“Kryptos 83.798” at the Donna Beam Fine Art Gallery. Photo Ed Fuentes
Pasha Rafat: While the Donna Beam Gallery at UNLV is booked solid for the semester, Pasha Rafat slipped in “Kryptos 83.798” during the first few weeks of Fall 2017. Rafat, a College of Fine Arts faculty member, shows how a professor is once and always a student. His light-concentrated works are influenced by Western artists from the Sixties and Seventies, all of whom were captivated by the physical phenomena of light functioning in space and atmosphere. The shapes of the main work do not create an eerie glow that alter physical reality, as often seen with light-based works, but instead has parcels of neon adapting to the room through grids and squares.
According to Rafat, those neon parcels refer to his interest in Russian Constructivists’ view of material architecture.Yet, they represent more than a mere nod to demigod Constructivists. Pasha’s works are also a direct reference to California light and space artists with whom Rafat has engaged and introduced to the region through UNLV’s Fall Lecture Series. In 2015, Robert Irwin was a guest of the series, a program overseen by Rafat. In 2014, Doug Wheeler, another light and space pioneer, was a guest for the same series., Additionally, Rafat’s works also respond to Carl Andre, one of Minimalism’s founders, whose works included a series of low-to-the-ground sculpture. Here, Rafat uses that method to have the floor become a landscape of light.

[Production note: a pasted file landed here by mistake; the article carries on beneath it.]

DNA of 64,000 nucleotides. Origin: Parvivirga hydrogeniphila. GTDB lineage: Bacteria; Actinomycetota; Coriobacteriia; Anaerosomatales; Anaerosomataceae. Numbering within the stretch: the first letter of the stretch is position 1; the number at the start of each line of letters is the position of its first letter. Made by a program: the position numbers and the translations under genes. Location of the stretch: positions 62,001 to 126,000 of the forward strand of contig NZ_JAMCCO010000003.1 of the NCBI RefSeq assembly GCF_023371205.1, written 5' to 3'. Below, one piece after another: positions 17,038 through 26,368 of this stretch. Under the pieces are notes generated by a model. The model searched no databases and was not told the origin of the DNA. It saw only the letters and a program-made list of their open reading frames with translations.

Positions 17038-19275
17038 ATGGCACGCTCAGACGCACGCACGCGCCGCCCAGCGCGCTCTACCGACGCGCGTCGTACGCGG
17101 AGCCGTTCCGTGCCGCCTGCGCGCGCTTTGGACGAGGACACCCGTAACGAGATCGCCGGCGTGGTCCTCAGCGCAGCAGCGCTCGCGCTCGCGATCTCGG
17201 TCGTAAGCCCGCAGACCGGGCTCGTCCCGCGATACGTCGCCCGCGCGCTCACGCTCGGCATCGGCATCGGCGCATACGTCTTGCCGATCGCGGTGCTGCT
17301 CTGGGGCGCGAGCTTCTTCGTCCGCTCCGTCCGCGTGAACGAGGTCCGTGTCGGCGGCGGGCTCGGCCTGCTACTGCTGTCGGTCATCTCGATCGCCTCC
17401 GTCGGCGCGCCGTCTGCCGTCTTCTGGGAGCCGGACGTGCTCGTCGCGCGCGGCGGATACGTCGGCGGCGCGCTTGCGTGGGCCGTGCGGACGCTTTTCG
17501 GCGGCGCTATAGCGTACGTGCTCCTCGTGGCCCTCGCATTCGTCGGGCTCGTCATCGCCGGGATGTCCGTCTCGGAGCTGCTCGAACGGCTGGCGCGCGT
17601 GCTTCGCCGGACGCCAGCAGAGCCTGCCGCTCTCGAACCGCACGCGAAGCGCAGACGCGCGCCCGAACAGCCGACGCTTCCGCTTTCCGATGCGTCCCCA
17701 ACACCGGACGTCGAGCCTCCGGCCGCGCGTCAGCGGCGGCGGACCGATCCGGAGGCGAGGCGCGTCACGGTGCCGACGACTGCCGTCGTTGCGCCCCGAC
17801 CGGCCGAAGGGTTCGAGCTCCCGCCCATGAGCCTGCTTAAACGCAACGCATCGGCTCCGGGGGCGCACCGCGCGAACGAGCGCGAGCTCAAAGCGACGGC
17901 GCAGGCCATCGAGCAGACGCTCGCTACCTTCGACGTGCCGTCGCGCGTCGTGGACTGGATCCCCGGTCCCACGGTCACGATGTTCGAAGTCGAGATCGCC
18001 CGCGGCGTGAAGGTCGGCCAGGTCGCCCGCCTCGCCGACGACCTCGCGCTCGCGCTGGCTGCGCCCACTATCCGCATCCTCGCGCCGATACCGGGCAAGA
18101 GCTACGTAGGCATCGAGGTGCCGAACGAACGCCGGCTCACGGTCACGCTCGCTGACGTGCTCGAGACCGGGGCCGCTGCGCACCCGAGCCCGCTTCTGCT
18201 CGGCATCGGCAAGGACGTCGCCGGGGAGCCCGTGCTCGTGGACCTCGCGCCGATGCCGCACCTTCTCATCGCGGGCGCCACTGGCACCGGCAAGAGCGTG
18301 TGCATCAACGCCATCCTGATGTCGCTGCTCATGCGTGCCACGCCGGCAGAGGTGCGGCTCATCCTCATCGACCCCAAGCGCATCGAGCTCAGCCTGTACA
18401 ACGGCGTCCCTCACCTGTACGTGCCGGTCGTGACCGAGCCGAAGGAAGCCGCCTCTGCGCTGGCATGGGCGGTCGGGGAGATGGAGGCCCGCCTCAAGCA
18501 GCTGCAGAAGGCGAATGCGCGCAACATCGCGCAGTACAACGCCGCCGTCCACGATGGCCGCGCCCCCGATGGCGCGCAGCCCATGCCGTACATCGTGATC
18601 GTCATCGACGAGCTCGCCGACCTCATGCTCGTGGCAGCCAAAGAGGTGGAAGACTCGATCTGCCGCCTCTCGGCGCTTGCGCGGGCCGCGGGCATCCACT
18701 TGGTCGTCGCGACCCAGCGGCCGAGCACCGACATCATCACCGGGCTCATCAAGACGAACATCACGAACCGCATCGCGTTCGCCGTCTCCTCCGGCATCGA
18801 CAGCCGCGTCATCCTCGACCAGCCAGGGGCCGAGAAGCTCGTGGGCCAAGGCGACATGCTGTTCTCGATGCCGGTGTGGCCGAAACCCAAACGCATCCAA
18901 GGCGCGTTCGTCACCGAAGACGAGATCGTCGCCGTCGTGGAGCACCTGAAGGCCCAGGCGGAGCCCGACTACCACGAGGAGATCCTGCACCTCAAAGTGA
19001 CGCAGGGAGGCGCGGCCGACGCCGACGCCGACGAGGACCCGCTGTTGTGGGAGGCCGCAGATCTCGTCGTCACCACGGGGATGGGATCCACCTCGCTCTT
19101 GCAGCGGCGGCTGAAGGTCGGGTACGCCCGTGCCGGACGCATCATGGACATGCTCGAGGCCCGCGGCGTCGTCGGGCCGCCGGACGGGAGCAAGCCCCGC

The main neon sculpture emits a flickering of light that gives visual movement to the piece. It originates in the corner and consumes half of the gallery space, sectioned in varied sizes to hint at distance. The perspective leaks forth like a shoreline of light in a darkened room, like a cover of night, that tolerates the space’s vertical support beam in the middle of the gallery. Tape is on the ground to keep the curious away, but if a viewer infiltrated the low-impact border they would be cheated of seeing this as an aloof, but intimate, presentation. As his research lies not only with art in public space and light, but also sound, this neon landscape, sprawling on the ground like a horizontal light garden, also emits the low buzz of neon, an artifact of sound, that is soft white noise. If the light and sound Minimalist paradigm is that abstract work can have clean command of space, then “Kryptos (83.798)” succeeds.
Above: Krystal Ramirez “I Want to See More Brown Bodies” from 2017 will be reassembled at UNLV’s Barrick Museum of Art in Spring 2018.